EVEN BEFORE DATA BREACH SCANDAL, FIRST TERM “REPUBLICAN” WAS FACING A TOUGH REELECTION FIGHT
S.C. Gov. Nikki Haley faces an uphill battle if she hopes to win a second term as governor of the Palmetto State, consultants of both parties tell FITS. And Haley’s mishandling of a major scandal involving hundreds of millions of dollars – and reams of confidential taxpayer and business data – isn’t helping her case.
It’s obviously been several months since Haley’s approval ratings were last gauged via a public survey, but several recent internal polls reportedly show little “yeast” in the governor’s numbers since this spring.
Based on polling and focus group research collected prior to the 2012 general election (and prior to the massive data breach that rocked Haley’s Department of Revenue) – a pair of Palmetto political operatives (one Republican, one Democrat) have concluded that Haley is vulnerable in a GOP primary election. They also say she’s likely to lose a general election against a credible Democratic opponent.
Both agreed that Haley’s approval rating among all registered voters in South Carolina was in the low forty percent range prior to the SCDOR scandal, while her approval rating among Republicans was in the mid-sixty percent range. If a GOP primary were held today, these partisans agree, Haley would win. However were she to face Democrat Vincent Sheheen again (or a comparable foe) in a general election, she would lose.
Obviously those predictions are based on existing impressions – i.e. before any money is spent on paid media that aims to educate voters regarding what a colossal disappointment Haley has been on virtually every issue she’s addressed since taking office last January.
“She’s between 5-7 percentage points away from having some real problems in a primary,” our Republican strategist speculated, adding that if the SCDOR scandal continues to drag Haley down in the press, she could be “ripe for the picking” in a primary.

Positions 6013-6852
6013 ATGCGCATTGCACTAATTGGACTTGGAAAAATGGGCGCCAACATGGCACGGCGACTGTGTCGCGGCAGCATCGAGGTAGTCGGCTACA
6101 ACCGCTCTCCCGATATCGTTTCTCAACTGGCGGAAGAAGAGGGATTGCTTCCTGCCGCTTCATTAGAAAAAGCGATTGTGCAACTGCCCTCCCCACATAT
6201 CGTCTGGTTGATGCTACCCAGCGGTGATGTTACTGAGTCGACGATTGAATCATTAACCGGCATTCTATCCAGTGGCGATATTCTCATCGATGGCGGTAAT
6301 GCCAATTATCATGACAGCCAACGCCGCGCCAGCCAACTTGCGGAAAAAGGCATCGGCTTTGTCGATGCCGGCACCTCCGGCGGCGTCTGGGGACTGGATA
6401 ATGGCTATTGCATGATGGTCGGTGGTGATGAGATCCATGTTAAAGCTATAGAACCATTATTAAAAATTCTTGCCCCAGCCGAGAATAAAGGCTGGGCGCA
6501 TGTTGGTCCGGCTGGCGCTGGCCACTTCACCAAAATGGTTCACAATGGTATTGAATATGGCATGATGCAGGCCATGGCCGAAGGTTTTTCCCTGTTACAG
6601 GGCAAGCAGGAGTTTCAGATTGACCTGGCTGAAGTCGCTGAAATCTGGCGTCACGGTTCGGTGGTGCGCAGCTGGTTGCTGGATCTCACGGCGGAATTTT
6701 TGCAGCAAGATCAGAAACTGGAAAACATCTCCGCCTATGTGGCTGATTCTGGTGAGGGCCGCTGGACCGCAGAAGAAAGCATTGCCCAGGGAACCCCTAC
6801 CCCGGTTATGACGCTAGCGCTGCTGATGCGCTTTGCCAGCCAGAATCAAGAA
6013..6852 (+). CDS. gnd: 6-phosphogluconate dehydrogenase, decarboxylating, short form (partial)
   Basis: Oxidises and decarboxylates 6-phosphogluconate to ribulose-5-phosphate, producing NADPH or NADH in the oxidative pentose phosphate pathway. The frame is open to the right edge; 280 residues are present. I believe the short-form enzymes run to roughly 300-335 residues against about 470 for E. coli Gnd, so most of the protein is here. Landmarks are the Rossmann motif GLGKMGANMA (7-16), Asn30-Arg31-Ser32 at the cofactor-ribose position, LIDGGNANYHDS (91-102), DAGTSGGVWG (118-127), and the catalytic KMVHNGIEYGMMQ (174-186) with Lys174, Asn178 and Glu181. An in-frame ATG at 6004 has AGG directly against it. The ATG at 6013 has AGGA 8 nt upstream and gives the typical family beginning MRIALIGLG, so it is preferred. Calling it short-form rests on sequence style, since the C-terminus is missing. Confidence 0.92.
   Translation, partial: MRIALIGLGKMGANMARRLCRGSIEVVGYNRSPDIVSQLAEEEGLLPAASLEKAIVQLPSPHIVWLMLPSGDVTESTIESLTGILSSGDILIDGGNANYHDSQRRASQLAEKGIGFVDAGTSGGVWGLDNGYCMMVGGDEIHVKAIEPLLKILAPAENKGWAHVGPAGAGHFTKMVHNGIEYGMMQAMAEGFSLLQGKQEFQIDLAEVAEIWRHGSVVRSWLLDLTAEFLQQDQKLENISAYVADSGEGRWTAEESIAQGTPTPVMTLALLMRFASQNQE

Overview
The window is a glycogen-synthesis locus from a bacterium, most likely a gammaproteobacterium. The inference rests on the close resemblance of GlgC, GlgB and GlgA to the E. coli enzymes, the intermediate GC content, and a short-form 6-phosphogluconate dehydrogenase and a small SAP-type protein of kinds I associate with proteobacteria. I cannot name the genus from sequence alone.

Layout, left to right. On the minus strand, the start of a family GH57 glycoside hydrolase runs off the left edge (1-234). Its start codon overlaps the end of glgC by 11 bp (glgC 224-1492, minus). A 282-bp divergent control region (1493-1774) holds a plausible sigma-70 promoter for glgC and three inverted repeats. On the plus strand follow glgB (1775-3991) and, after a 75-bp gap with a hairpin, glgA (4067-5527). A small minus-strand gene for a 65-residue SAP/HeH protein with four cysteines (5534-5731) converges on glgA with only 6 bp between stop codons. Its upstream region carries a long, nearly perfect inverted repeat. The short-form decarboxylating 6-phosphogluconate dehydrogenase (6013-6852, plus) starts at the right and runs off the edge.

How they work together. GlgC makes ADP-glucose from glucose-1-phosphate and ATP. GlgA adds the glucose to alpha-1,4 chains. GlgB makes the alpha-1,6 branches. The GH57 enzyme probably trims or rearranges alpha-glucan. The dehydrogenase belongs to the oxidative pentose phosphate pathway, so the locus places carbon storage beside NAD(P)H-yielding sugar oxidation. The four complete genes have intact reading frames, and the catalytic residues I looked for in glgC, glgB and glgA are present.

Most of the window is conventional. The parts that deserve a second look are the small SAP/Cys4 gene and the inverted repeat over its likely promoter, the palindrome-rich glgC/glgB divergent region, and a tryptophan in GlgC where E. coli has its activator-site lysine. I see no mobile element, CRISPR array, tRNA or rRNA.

It’s been conventional wisdom for some time now that Haley will face a primary opponent in 2014 – and that this challenge will come from the ideological right. In fact given the extent to which Haley has been blowing tax dollars (and alienating fiscal conservatives and Tea Partiers), it would be virtually impossible for anyone to run against her from the left in a GOP primary.
Assuming Haley wins the GOP nod, though, that’s when her troubles really begin.
According to the strategists we spoke with, Haley’s numbers are exceedingly weak among independents – especially in the Charleston region of the state. Focus group research has reportedly also revealed that Haley’s supporters aren’t exactly chomping at the bit to reelect her.
“Her voters aren’t motivated,” our Republican consultant acknowledged. “And they express many of the same doubts (regarding) her character that Democrats and independents express.”
All of that spells real trouble for Haley in a general election.
Also, sources tell FITS that Democrats are actively working to ensure that there is no Green Party candidate on the ballot in 2014 – as there was in 2010. The presence of such a candidate resulted in a three percent swing in Haley’s favor – which was not quite enough to hand the election to the Democrat, but close.
Finally, speculation is mounting that there will be some sort of libertarian-leaning challenge to Haley in the general election as well.
If such a challenge materializes – and draws even a small percentage of the vote – it could spell doom for Haley’s reelection bid.
Our prediction? Haley will face a credible primary challenge as well as a third party challenge from the right in the general election. We also expect Haley to start tacking back hard to the right any day now … hoping that South Carolinians have short memories.